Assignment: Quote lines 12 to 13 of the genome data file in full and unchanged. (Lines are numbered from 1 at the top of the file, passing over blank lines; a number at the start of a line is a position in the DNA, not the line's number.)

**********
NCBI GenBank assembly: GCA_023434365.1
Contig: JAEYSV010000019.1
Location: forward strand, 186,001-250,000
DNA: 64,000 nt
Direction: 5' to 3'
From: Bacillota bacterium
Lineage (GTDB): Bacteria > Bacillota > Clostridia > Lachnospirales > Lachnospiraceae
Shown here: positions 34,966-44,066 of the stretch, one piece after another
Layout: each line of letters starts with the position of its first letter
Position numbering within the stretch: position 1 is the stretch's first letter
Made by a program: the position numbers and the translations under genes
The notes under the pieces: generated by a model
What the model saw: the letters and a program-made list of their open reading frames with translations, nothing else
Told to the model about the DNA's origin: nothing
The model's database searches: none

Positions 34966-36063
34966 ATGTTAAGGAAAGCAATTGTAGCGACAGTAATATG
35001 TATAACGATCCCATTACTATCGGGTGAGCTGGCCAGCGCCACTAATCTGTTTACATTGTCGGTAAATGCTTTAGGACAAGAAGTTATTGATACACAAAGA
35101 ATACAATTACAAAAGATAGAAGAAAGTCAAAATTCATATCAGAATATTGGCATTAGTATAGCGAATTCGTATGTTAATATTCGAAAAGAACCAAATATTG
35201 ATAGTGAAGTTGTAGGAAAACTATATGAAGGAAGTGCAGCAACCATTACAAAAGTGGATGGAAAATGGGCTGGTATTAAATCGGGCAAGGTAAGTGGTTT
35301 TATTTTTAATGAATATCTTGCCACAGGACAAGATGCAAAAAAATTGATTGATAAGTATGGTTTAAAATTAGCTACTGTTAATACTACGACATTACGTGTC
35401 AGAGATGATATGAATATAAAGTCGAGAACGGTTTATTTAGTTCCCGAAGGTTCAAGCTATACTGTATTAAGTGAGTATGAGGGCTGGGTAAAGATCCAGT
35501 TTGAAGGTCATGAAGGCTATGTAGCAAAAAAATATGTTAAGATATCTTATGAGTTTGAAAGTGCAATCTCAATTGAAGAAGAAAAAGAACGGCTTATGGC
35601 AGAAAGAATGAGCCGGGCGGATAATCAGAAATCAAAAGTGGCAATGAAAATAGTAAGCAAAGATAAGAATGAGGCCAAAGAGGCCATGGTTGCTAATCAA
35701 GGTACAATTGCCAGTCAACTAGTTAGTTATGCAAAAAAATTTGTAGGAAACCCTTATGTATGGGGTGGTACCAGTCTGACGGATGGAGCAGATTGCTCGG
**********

The notes under the pieces: generated by a model
What the model saw: the letters and a program-made list of their open reading frames with translations, nothing else